Baptists and the American Civil War: April 1, 1864

Civil War States MapWhile three years of fragmentation have brought little healing between North and South, there are growing signs that reconciliation is possible, evidenced in a surprisingly positive response–from certain states in the South–to U. S. Abraham Lincoln‘s four month-old offer of amnesty and reconstruction.

Yet even within the glimmers of reconciliation remains a stark reality: the states with the highest percentage of black slaves remain doggedly resistant to overtures from the United States, determined instead to defend the institution of black slavery to the very end.

Aiding the most vocal defenders of slavery are “peace democrats” (also known as “Copperheads”) of the North, who oppose the war and demand an immediate peace treaty with the Confederacy. Thus, even as Lincoln works to reconstruct rebellious states, he is forced, in this presidential election year, to keep a wary eye on Northern politicians and their followers who are determined to effect a different kind of reconciliation altogether–a reconciliation that will do nothing to end the chasm between the free and the enslaved.

Among Baptists, those of the North are mostly determined to bring an end to slavery, while those of the South are increasingly splintering along socio-economic lines: white elites (many of whom are slaveholders, while the wealth of others is indirectly the result of black slavery) defend the peculiar institution, while more and more common folk white Baptists, albeit yet racists, are increasingly angry at this “rich man’s war, poor man’s fight.” Their resistance manifests itself in army desertions, oaths of loyalty to the United States, and growing apathy on a home front characterized by poverty, hunger and despair. The Confederacy, in short, seems less and less likely to be able to ensure the survival of white common folk.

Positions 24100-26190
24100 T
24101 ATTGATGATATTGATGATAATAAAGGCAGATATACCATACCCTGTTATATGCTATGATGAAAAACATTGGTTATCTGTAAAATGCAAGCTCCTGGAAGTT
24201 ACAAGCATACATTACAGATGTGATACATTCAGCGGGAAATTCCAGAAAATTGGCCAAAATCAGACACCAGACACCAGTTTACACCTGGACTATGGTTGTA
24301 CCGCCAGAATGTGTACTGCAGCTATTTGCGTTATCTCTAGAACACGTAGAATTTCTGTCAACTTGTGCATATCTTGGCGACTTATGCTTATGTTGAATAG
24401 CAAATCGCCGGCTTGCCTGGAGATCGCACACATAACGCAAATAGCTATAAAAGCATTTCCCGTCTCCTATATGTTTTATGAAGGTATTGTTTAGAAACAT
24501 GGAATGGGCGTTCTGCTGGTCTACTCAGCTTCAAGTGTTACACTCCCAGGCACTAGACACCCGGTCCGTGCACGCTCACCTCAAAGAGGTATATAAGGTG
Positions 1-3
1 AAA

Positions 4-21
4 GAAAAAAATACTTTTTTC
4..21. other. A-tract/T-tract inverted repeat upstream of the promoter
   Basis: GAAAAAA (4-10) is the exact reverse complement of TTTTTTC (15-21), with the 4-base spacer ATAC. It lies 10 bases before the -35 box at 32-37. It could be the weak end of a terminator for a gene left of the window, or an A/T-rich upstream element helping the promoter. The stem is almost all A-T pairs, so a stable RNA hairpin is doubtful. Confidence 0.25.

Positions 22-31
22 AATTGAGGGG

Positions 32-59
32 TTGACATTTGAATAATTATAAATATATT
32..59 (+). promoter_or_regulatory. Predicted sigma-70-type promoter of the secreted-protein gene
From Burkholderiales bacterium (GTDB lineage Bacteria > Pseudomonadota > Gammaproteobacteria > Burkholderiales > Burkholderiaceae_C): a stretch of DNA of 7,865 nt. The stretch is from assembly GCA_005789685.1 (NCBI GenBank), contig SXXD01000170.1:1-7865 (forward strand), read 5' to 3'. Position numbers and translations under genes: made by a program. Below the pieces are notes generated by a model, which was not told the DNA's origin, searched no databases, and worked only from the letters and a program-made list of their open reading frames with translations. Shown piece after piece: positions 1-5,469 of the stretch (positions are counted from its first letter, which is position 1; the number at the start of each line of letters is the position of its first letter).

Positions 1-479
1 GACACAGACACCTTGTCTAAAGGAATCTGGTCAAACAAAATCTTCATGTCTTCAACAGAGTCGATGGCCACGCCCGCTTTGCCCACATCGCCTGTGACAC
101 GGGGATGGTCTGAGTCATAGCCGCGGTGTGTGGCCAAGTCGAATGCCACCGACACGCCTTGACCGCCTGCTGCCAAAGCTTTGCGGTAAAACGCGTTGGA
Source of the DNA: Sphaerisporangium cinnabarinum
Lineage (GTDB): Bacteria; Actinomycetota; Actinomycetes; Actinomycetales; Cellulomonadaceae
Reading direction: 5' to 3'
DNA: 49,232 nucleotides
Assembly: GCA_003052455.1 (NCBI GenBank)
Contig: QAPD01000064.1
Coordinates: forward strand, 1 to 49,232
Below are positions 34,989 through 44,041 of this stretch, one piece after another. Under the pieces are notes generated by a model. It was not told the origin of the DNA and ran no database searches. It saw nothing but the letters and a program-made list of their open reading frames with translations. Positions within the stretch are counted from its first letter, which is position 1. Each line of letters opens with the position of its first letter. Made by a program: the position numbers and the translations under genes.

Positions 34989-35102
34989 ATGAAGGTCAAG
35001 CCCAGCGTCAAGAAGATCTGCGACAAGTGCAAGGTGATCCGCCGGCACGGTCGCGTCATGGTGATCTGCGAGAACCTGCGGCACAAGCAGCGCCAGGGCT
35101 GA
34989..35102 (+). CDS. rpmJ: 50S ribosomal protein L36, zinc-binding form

Among black Baptists of the South, many have already escaped slavery and are now fighting in the Union Army or temporarily housed in Union freedmen settlements. The ranks of the escaped grow daily, while those yet enslaved anxiously anticipate reconciliation in the form of their own freedom.

Reconciliation is also a theme within Baptist congregations.

Discipline has long been a part of white Southern Baptist church life, applied to a long list of moral offensives that include adultery, fornication, drunkenness, card playing, dancing, playing the fiddle, and participating in various other worldly amusements. And yet for all the emphasis on discipline, Baptist congregations usually stand ready to receive sinners back into fellowship upon repentance on the part of the sinner.

This month this oft-repeated pattern of sin, discipline and forgiveness plays out in the Mount Pisgah Baptist Church in Apex, North Carolina, as recorded rather succinctly–as is often the case with church records–in this month’s church minutes:

April, 1864 – A letter was handed in from J.S. Upchruch who is now in the army stating that he felt it his duty to belong to some church of Christ and desired to be restored back to full fellowship in this church and that he had forgiven all past offences and hoping that he would receive the same from the church and he felt that he needed there protecting again and on motion he was restored to full fellowship in the church. P.W. Dowd, moderator. C.R. Scott, clerk.

This example of willing forgiveness which is so often evidenced in local Baptist congregations could, one might imagine, provide a model for reconciliation between North and South, should the Confederacy lose the war and freedom be extended to all blacks.



Source: “Abstract from the Mount Pisgah Baptist Church Book” (link)